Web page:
On this "Face the Nation" broadcast, moderated by Margaret Brennan:
Former Deputy Attorney General Rod RosensteinFormer Vice President Mike PenceDemocratic Rep. Zoe Lofgren of CaliforniaKara Swisher and Scott Galloway, co-hosts of the podcast "Pivot"Democratic Rep. Karen Bass
Clickto browse full transcripts of "Face the Nation."
MARGARET BRENNAN: I'm Margaret Brennan in Washington.
And this week on Face the Nation: Change is coming to Washington, but as both parties try to move past the chaos of campaigns '20 and '22, a certain former president is not on board with that.
It was a seismic, but not surprising announcement.
REPRESENTATIVE NANCY PELOSI (D-California): The hour has come for a new generation to lead the Democratic Caucus.
MARGARET BRENNAN: It's a changing of the guard, as Democrats move to the minority. That new generation is younger, more diverse and untested when it comes to facing a potential barrage of Republican-led investigations.
REPRESENTATIVE KEVIN MCCARTHY (R-California): They just give you one gavel with the power and the power of subpoena as well, and we're going to use it.
MARGARET BRENNAN: But the Republican Party will have to deal with the fallout from Attorney General Merrick Garland's decision to name an outside counsel to oversee investigations of former President Trump.
MERRICK GARLAND (U.S. Attorney General): Appointing a special counsel at this time is the right thing to do. The extraordinary circumstances presented here demanded it.
MARGARET BRENNAN: We will talk with a former Trump deputy attorney general, Rod Rosenstein, as well as House Judiciary Committee Democrat Zoe Lofgren.
Plus, the former vice president opens up to us about January 6 and the big issue dividing him and the former president.
MIKE PENCE (Former Vice President of the United States): The 2020 election was not stolen.
MARGARET BRENNAN: Finally, we will take a look at turmoil in the tech world, as Twitter teeters and crypto crashes.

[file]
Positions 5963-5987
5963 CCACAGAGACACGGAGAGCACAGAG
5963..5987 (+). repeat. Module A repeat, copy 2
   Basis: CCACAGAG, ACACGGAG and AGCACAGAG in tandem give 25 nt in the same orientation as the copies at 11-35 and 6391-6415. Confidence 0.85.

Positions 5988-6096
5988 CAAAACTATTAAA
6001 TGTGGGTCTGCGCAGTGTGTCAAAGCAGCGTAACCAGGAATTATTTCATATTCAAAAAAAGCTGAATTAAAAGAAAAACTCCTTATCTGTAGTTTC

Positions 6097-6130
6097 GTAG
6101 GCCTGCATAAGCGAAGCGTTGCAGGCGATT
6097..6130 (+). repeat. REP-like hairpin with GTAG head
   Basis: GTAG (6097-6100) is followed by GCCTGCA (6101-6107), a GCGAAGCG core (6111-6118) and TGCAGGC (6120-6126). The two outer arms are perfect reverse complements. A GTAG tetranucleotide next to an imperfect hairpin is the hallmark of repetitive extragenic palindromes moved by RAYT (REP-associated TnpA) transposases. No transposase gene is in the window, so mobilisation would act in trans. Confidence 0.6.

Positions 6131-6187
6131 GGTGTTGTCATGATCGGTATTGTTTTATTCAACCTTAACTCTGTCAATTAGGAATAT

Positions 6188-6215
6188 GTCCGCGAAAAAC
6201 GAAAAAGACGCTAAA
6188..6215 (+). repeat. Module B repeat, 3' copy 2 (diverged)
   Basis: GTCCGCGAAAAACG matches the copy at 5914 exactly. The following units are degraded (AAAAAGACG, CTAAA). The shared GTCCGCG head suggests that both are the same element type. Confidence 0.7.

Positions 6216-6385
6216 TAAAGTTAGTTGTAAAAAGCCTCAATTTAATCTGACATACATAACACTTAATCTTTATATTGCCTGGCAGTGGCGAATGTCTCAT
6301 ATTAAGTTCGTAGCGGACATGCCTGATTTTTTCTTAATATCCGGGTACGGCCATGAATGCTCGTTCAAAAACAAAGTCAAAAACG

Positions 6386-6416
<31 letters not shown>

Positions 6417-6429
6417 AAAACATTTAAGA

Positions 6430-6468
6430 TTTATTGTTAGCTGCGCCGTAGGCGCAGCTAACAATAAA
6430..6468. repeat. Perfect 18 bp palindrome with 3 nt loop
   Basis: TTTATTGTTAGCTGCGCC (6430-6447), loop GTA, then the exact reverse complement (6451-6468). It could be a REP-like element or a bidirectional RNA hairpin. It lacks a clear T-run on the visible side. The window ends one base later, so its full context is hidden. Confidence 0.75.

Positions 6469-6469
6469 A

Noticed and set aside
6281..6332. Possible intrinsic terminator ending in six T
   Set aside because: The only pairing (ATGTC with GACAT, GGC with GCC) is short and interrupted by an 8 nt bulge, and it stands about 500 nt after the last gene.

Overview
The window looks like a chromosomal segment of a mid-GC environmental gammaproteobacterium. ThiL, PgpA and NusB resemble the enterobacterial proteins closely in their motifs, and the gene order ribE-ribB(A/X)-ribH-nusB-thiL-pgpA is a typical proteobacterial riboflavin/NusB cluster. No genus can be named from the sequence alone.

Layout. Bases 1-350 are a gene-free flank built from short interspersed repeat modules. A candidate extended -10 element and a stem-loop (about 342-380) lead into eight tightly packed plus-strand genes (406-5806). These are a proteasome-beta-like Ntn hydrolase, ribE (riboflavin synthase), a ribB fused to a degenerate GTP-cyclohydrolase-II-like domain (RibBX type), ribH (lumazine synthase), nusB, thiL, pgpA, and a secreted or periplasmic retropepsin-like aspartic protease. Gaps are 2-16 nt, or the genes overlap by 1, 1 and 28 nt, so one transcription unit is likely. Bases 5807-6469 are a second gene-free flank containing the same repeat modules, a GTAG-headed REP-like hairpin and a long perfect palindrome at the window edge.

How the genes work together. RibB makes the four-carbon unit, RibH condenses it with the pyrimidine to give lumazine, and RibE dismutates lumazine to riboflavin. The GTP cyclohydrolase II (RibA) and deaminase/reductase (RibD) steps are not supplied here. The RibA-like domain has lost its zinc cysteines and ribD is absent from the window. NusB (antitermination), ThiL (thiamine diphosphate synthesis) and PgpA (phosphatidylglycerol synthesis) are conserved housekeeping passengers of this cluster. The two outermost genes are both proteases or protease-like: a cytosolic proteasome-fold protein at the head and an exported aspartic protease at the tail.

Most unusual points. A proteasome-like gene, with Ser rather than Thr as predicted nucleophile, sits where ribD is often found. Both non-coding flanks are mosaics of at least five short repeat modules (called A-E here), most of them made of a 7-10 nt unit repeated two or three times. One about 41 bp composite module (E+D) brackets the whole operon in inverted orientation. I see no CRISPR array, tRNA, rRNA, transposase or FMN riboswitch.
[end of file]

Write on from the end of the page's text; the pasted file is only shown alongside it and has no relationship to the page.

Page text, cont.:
Tech watchers Kara Swisher and Scott Galloway will join us for analysis.
It's all just ahead on Face the Nation.
Good morning, and welcome to Face the Nation.
There is some breaking news overnight from Colorado, as we have learned that five people are dead and at least 18 others have been injured in a mass shooting at Club Q, an LGBTQ nightclub in Colorado Springs. Now, police say they do have the alleged shooter in custody, and the FBI is assisting with the investigation.
We begin this morning with former Deputy Attorney General Rod Rosenstein. He appointed Robert Mueller as special counsel for the investigation into Russian interference in the 2016 election and to determine if there were links between that country and former President Trump's campaign.
And he joins us in studio.
It is good to have you here, in an extraordinary week.
ROD ROSENSTEIN (Former U.S. Deputy Attorney General): Good morning. Glad to be here.
MARGARET BRENNAN: I want to get right to it.
Due to the former president launching his campaign -- the current president may also run for president -- the attorney general said it is absolutely necessary to have a special counsel oversee this investigation into the classified documents found at Mar-a-Lago and what happened with trying to change the outcome of the 2020 election.
If you were in that old role you once had, would you have appointed a special counsel?
FORMER U.S. DEPUTY ATTORNEY GENERAL ROD ROSENSTEIN: You know, it's easy to second-guess from outside the department.
I don't know exactly what Merrick Garland knows, what information was available to him. He didn't say that he was required to appoint the special counsel. He said that he thought it was the right thing to do. I believed, under the circumstances that I faced, that the appointment of Robert Mueller was the right thing to do with regard to the Russia investigation.
But I think, in this case, Merrick Garland clearly made a discretionary decision. The department had been handling this itself for two years, could have continued to handle it itself. But he believed that this would help to promote public confidence.
I think it remains to be seen whether that's the case.
MARGARET BRENNAN: So, you wouldn't have done this, yourself?
FORMER U.S. DEPUTY ATTORNEY GENERAL ROD ROSENSTEIN: As I said, it's it's easy to second-guess from outside.
I think my inclination, given that the investigation had been going on for some time, and given the stage which they've reached, is that I probably would not have. But I just can't tell from the outside.